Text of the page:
Alabama and West Virginia get mid-afternoon Chick-fil-A Kickoff

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Alabama looks to jump off to a good start in the 2014 season and establish a case for early consideration for the College Football Playoff. The first opponent will be West Virginia in the Chick-fil-A Kickoff Game in Atlanta, a city that has been the setting for a number of wins for the Crimson Tide in recent years. On Monday, the game was given an official kickoff time, with a 3:30 p.m. eastern start time being set for a national telecast on ABC.

West Virginia announced the kickoff time in the spring game wrap up on its athletics website.

West Virginia will play its first game in Atlanta since facing Georgia in the re-located Sugar Bowl in 2006. That year’s Sugar Bowl was moved to Atlanta because the Superdome in New Orleans was still unfit for hosting a football game following Hurricane Katrina. The Mountaineers won the game, 38-35. Alabama has been a much more frequent visitor to Atlanta of course, having played in multiple Chick-fil-A Kickoff Games and SEC Championship Games in recent seasons. Alabama played in the first two Chick-fil-A Kickoff Games in 2008 and 2009, handily defeating Clemson and Virginia Tech by a combined score of 68-34. Alabama again trounced Virginia Tech in the game last season, winning 35-10. West Virginia will be the first Big 12 school to play in the Chick-fil-A Kickoff Game. Until now, the opponents have come from either the ACC or SEC with the exception of Boise State in 2011.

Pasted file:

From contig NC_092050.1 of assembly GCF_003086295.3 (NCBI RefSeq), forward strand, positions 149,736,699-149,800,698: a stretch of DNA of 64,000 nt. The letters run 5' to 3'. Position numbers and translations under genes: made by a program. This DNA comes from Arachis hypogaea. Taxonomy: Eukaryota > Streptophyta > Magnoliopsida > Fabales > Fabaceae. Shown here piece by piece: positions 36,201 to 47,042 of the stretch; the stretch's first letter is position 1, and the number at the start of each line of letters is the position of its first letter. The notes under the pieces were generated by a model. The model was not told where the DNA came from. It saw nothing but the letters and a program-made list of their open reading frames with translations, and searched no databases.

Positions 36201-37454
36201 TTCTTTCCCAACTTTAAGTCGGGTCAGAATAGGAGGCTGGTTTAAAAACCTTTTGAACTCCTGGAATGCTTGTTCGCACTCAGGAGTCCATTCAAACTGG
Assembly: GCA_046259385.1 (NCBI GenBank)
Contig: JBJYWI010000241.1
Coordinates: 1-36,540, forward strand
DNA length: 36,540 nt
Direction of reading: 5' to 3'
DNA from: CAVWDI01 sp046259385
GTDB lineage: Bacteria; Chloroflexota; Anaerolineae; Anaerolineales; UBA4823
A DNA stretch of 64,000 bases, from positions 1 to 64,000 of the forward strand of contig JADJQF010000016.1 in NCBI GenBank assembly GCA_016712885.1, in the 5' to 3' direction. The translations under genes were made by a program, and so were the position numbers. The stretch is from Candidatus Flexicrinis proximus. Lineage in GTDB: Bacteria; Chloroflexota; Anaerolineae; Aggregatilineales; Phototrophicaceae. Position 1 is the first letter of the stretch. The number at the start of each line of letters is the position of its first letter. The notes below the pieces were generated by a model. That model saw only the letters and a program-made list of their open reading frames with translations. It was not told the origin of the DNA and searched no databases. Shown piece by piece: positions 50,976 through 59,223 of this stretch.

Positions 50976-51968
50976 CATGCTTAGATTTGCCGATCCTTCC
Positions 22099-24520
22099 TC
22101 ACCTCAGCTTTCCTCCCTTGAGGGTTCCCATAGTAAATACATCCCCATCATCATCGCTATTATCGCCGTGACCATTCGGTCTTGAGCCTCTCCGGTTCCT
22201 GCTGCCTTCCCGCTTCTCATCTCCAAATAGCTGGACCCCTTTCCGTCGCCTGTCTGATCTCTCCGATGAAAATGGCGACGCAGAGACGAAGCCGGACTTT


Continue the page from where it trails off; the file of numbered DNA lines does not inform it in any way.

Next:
Helmet sticker to Al.com.

Edit: It was originally written West Virginia had not played in Atlanta since a 1981 Peach Bowl, but the 2005 season’s Sugar Bowl was moved to Atlanta. West Virginia faced Georgia that year in the transplanted bowl game.

QB controversy in Tuscaloosa? Freshman Tua Tagovailoa impresses at Alabama spring game

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Alabama’s annual A-Day spring game took place at Bryant-Denny Stadium on Saturday and those tuning in to the Crimson team’s last minute 27-24 win over the White team had to be especially impressed with the Tide’s explosive offense under new offensive coordinator Brian Daboll.

In particular that comes at the quarterback position, where there might be more of a controversy at the spot than first thought. Incumbent Jalen Hurts was very sharp on his downfield passes but his strong outing (301 yards, two touchdowns, one interception) was overshadowed by true freshman Tua Tagovailoa, who simply stole the show down in Tuscaloosa.

The early enrollee signal-caller from Hawaii jumped onto the scene in the first half of the game and wound up completing 17 passes for 313 yards, three touchdowns and an interception while working with both the first- and second-team offenses. You could normally dismiss numbers put up against a team’s second-string defense, this is Alabama we’re talking about so you know it’s coming against numerous future All-SEC players.